Senate Banking Committee members called for public feedback Wednesday on ways to protect consumers’ financial information in order to help inform potential privacy legislation in the new Congress.

Sen. Mike Crapo, R-Idaho, chairman of the committee, along with ranking member Sherrod Brown, D-Ohio, said “the collection, use and protection of personally identifiable information and other sensitive information by financial regulators and private financial companies (including third parties that share information with financial regulators and private financial companies)” deserves close scrutiny.

“Given the exponential growth and use of data, and corresponding data breaches,” Crapo said that he’d like to examine how the Fair Credit Reporting Act, which regulates the collection of credit information and the access to credit reports, “should work in a digital economy, and whether certain data brokers and other firms serve a function similar to the original consumer reporting agencies.”

Crapo wants to zero in on what “data is contained in modern consumer reports, how the information is gathered, who compiles it, how it is protected, how consumers can access it and correct it, and how privacy is respected.”

Since the Equifax breach, “the country has learned that financial and technology companies are collecting huge stockpiles of sensitive personal data, but fail over and over to protect Americans’ privacy,” added Brown.

Outdated privacy laws, Brown continued, “don’t address the complex surveillance schemes these businesses profit from today,” adding that Congress “should make it easy for consumers to find out who is collecting personal information about them, and give consumers power over how that data is used, stored and distributed.”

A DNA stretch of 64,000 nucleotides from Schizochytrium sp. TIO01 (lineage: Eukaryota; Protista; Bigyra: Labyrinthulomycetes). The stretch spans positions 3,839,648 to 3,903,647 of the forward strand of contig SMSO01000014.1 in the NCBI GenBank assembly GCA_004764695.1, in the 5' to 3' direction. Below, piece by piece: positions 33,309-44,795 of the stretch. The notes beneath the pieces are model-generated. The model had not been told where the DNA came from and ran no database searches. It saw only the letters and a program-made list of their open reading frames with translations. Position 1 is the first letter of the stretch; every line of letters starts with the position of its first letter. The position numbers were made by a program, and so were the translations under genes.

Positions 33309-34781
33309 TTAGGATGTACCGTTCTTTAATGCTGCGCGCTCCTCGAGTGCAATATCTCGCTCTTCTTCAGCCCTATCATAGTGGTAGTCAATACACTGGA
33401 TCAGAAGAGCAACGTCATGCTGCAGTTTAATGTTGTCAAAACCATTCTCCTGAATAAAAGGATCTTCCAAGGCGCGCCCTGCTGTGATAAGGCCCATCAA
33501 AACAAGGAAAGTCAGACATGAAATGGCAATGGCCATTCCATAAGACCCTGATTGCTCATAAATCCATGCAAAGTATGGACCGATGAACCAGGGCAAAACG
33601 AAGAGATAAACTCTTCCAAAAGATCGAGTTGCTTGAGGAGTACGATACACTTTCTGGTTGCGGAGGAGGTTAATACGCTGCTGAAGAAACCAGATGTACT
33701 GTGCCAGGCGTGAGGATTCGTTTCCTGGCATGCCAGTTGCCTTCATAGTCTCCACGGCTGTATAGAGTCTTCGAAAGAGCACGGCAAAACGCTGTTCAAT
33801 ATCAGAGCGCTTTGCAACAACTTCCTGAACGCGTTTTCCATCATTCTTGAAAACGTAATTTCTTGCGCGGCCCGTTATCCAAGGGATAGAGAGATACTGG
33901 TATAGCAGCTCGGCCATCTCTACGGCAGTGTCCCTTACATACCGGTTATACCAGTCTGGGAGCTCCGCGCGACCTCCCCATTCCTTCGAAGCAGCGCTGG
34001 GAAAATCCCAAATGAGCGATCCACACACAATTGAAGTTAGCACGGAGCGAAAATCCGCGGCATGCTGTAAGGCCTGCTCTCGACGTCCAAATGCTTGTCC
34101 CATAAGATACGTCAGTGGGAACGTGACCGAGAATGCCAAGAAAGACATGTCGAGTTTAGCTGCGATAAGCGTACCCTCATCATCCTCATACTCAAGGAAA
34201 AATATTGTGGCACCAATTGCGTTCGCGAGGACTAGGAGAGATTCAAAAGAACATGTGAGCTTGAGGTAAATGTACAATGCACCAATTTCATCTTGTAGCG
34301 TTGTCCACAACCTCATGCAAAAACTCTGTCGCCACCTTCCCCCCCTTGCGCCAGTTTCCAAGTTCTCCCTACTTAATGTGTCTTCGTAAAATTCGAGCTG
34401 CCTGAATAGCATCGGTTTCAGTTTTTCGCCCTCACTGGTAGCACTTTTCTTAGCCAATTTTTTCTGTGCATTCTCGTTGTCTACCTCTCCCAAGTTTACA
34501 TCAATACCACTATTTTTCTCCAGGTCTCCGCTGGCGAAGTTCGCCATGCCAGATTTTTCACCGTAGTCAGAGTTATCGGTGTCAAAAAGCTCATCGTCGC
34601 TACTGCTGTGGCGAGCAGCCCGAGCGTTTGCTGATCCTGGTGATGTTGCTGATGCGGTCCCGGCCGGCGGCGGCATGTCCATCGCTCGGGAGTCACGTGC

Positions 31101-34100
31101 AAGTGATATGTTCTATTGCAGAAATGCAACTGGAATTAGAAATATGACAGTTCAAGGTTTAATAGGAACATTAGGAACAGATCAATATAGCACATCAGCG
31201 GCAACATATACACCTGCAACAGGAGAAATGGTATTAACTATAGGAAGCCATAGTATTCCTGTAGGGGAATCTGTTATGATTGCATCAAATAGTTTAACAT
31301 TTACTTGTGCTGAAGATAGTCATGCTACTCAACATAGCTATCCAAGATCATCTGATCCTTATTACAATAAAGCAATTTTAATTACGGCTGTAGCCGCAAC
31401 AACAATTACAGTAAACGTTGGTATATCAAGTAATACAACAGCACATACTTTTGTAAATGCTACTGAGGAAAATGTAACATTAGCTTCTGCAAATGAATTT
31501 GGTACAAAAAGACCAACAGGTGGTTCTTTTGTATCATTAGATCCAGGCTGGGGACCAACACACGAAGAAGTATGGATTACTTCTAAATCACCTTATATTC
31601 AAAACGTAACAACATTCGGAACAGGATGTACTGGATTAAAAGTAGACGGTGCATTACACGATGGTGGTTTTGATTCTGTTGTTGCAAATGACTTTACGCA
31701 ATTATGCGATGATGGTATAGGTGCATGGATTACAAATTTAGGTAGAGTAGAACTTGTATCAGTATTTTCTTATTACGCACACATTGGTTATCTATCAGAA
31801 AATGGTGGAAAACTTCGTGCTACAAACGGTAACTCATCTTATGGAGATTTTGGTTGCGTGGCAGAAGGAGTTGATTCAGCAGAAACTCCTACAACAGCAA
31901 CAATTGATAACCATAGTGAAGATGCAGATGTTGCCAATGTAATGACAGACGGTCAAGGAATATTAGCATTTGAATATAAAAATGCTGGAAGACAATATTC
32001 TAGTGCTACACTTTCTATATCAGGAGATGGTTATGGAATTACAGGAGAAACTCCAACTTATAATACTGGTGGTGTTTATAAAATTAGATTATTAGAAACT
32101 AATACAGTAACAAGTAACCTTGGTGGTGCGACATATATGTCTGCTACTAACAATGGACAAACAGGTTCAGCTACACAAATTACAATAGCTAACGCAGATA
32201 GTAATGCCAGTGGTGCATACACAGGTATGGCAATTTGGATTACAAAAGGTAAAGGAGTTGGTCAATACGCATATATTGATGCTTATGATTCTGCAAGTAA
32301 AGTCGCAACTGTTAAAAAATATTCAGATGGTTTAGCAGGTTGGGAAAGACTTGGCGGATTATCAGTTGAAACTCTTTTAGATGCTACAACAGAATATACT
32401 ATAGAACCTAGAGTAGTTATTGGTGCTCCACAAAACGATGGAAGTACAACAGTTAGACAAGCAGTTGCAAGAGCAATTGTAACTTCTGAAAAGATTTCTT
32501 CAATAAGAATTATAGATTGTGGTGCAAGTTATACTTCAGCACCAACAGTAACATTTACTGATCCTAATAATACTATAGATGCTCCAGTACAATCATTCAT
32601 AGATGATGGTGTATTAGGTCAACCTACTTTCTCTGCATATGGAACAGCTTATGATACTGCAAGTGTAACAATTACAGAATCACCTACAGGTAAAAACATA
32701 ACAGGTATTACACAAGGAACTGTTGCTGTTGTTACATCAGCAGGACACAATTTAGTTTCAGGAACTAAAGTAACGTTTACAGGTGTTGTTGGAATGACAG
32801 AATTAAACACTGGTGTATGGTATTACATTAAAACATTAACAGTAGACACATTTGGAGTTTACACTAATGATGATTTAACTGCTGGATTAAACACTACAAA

The senators asked interested parties to submit answers to five questions by March 15 to submissions@banking.senate.gov.

The lawmakers are asking interested parties how legislation, regulation or best practices could give consumers more control over and enhance the protection of their financial data, as well as ensure that consumers are notified of breaches in a timely and consistent manner. Another question probed potential ways credit bureaus could protect consumer data and ensure that information contained in a credit file is accurate.

The same day, the U.S. Chamber of Commerce called for a federal privacy law that would protect consumers and eliminate a confusing patchwork of state laws.

“Technology has changed the way consumers and businesses share and use data, and voluntary standards are no longer enough. New rules of the road are necessary and it is time for Congress to pass a federal privacy law,” said Tim Day, senior vice president of the Chamber’s Technology Engagement Center.

Chamber’s model legislation would require businesses to post a privacy policy that is easily accessible, as well as comply with requests from consumers regarding how personal information is being used and shared.

Meanwhile, the Government Accountability Office recommended Wednesday that Congress develop comprehensive internet privacy legislation to better protect consumers.

Noting the Facebook breach that may have improperly exposed up to 87 million users’ personal data, GAO said in releasing its report Wednesday that “there is no comprehensive U.S. Internet privacy law governing private companies’ collection, use or sale of users’ data.”